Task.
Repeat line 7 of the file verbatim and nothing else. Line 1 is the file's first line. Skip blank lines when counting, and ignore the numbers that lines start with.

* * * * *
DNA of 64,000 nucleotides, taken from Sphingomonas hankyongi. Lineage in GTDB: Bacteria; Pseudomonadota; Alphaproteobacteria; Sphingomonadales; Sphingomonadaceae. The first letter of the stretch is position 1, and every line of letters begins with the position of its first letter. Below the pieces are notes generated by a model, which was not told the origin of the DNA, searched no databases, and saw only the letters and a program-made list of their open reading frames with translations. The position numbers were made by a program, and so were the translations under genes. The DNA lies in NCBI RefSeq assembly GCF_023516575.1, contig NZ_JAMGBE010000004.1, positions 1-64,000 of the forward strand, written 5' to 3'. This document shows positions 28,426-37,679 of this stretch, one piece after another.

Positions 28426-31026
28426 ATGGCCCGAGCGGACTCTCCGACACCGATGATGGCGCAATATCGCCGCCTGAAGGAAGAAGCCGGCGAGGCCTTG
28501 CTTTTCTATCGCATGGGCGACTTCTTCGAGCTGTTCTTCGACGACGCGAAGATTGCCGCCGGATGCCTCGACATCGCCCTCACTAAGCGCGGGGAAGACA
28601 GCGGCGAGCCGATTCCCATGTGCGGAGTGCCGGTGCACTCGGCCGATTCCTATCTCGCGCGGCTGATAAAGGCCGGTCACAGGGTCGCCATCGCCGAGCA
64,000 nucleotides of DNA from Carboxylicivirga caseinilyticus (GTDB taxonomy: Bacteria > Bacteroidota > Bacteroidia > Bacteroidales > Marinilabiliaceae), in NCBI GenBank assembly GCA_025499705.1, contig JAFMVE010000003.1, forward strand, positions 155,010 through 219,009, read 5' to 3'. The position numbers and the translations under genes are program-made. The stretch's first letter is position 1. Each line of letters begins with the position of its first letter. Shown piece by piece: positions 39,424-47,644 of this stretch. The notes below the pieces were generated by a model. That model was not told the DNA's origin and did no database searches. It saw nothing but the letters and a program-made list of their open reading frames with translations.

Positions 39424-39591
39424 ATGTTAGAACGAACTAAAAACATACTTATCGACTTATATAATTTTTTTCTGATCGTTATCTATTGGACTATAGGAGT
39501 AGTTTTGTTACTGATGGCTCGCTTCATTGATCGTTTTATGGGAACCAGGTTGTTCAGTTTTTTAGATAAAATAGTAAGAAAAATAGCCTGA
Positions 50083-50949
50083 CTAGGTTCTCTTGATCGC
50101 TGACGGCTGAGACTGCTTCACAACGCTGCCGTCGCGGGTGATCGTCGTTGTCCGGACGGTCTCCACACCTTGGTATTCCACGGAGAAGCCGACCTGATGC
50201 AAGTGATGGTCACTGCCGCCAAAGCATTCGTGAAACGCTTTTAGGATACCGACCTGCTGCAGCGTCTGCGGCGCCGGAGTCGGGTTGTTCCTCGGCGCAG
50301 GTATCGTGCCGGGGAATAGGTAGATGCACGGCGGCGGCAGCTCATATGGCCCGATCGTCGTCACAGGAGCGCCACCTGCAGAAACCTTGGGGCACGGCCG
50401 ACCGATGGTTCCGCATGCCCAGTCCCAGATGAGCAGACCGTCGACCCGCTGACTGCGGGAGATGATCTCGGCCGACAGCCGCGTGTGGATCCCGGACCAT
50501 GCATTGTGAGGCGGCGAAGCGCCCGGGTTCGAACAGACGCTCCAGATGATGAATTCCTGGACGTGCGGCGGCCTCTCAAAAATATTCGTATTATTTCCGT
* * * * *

Positions 39424-39591